Our children are medicated from the time they leave the hospital till often times before they leave high school. We all look for a quick fix, a fast solution, a McDonald’s drive-thru experience, often thinking or believing this is the answer, and yet we continue to be so blind.

We murder children in the name of convenience; we assassinate others’ character to gain power, wealth or strength, and morality is what you and I feel is right within our own eyes. Everyone wants to know about gun control, prayer in school, metal detectors or the newest idea which will save us all from whom?

Ourselves, that’s who.

It doesn’t matter who becomes president as long as he has the right charisma, a nice look, the right speech, the all-feel-good message that has lulled us to sleep, and while we slept, our children killed each other, and why? Because we have taught them so easily that it’s OK to kill—as long as you are justified in your beliefs. Preachers shout morality, and yet sin runs rampant in their own homes and places of worship.

The politician shouts gun control, and yet has no difficulty cheating on his or her mate as long as no one else gets hurt. Parents sacrifice their children for money, bigger homes, nicer lifestyles, when all their kids want is them.

How many times have both the Harrises and Klebolds asked; “Why didn’t we see something?” — Why didn’t we all see something? Why have we all been duped into believing it’s someone else’s fault, someone else’s responsibility. When will we take responsibility. Is it that hard or have forgotten how. Either way, we killed these children and many more like them by our apathy, and refusal to care.

It’s long past time, the hour is late. In a perfect utopia, people would get right, change their lives, love their kids, reach out and take their neighbor’s hand. Did we ever live in a “Leave it to Beaver” society, or has it always been this way? I ask you the question today; can we afford to murder any more of these children? Will our apathy allow another Columbine to exist? Do we really ever remember these people after a few years? Do we even care that people died in Oklahoma? Do the crowds still mourn at the site of the federal building, or is it just a passing moment?

I hope for each of us that Columbine burns deep in the hearts and minds of all of us forever. As Eric Harris was quoted as saying in one of the videos he made; “Our goal is to haunt everyone’s minds and thoughts of this terror.” And you know, my friend, I hope this tragedy is never forgotten. Let us never forget by our apathy, those young people we have murdered in America, land of the hated and home of the forgotten. Please think about this. I ask you today, would you have said yes like Cassie did?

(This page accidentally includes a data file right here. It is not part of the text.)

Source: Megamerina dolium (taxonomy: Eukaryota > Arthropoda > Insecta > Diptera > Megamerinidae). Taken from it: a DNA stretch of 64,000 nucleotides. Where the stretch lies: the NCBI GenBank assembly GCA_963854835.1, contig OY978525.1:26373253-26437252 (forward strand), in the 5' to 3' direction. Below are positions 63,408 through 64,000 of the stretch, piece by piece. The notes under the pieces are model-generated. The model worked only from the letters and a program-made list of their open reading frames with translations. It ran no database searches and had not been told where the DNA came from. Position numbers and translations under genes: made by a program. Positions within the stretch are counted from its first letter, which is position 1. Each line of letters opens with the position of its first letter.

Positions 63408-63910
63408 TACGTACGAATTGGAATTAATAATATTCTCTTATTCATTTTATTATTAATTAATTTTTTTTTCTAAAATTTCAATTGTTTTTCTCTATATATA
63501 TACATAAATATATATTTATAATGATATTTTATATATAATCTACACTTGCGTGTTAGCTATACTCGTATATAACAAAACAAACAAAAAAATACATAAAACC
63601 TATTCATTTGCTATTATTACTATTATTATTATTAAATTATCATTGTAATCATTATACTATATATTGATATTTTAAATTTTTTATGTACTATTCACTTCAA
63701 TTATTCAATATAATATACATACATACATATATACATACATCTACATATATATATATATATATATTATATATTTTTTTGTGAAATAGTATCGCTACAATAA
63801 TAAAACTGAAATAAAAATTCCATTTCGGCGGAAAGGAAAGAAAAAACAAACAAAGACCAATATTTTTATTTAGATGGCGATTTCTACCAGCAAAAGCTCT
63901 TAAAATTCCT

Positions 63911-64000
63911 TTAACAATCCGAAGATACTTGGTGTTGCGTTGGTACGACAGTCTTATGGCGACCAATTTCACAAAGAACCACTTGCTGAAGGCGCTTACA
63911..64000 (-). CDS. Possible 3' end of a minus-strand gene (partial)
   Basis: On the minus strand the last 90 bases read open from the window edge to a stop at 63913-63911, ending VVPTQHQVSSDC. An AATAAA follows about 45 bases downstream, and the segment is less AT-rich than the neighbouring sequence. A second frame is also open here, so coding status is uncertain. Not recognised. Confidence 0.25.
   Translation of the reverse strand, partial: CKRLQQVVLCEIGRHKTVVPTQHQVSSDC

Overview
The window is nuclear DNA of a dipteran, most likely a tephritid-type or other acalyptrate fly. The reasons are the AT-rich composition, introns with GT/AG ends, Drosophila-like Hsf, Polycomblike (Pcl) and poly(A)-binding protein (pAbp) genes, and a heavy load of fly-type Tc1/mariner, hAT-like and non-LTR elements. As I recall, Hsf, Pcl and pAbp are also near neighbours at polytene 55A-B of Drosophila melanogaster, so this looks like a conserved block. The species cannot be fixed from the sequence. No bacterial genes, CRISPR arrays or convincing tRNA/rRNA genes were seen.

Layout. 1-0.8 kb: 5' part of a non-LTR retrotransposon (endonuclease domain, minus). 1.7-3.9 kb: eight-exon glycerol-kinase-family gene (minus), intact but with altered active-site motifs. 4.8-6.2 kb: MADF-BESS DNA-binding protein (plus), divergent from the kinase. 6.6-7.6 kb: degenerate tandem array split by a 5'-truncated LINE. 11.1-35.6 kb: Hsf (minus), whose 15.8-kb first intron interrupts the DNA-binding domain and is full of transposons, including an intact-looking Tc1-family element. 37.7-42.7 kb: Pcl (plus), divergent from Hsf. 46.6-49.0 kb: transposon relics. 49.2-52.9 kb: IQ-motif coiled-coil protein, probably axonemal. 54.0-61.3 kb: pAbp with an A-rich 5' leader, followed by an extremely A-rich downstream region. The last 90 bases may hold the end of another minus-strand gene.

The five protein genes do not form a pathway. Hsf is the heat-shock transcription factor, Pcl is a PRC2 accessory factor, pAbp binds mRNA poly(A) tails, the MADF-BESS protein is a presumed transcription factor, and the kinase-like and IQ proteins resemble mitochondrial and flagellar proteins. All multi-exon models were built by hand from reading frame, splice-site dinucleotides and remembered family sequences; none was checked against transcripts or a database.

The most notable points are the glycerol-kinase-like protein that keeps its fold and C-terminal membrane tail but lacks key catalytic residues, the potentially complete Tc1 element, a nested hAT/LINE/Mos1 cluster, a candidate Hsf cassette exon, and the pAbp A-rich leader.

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Whether or not all the details of the Columbine shooting were correct when this was originally published is not the point. The question is, when? When will we care enough to take on the heart of the problem  — social change?

The list of shootings grows longer as we recall the more recent and forget the past. It’s a problem.

April 20, 1999

April 20, 1999

It’s our problem because we have never been short on solutions; we haven’t cared enough to hear them.

April 20th

This year, April 20th was Easter. So that is my excuse for not remembering the Columbine High School tragedy on that date.

I was reminded yesterday because I started re-reading my own book and the first chapter is about school safety and discipline. These are tough topics to cover in a short blog but here is the gist of it….

Misconduct —be it disrupting a class, bullying, or outright violence—is a symptom. We would be foolish to think it will ever go away completely; we would be wise to recognize that we must always work to identify the underlying cause as soon as a problem is acknowledged. We shouldn’t just look away and think things will get better without conscious efforts.

Many school and community people do understand that the best thing we can do is prevent behavioral problems—the causes of the symptoms. The “means” aren’t easy but the “ends” are necessary for existence of a civil society.

The school climate and classroom conditions that are conducive to learning are the same climates and conditions that prevent bullying and other disruptive behaviors. Creating the right learning environment (where it doesn’t exist) and continually fostering that environment is the best we can do. So how much attention is the public giving to these issues of such importance?

Common Core, and the whole standardization movement, has dominated the national conversation on education. We are all getting sucked in! Me too.

But now I’m resisting except I must once again make this point; “standards” are being confused with expectations. And “standards” are being given unjustified priority in education reforms.

If we are going to talk about “expectations,” they should be about ideas like the ones offered by Carl Bosch in Schools Under Siege: Guns, Gangs, and Hidden Dangers (1997). He recommended that we “hold high expectations” of students. But he asked that we “clearly define expectations of respect, dignity, and responsibility.” These are “standards” of behavior the public system of free schools should feel obligated to promote.

My notes from back in 1999, now 15 years ago, indicated Bosch stressed that primary prevention of discipline issues resides in 1) uncovering the reasons behind inappropriate behavior, 2) the proper training and teaching of the skills children need, and he stressed that 3) consistency and fairness were important qualities for children to learn that adults should model.

Yesterday, this quote came across my desk and I consider it helpful….

“In nature there are neither rewards nor punishments – there are consequences.”

Robert Ingersoll

Today, I hope all will step back a moment to remember and consider what is important. And we should be thankful that some still remember the tragedies and many still work towards solutions — every day.

April 20, 1999

April 20, 1999

To Parents

Could these words have been clearer?
From a Nation at Risk to Parents,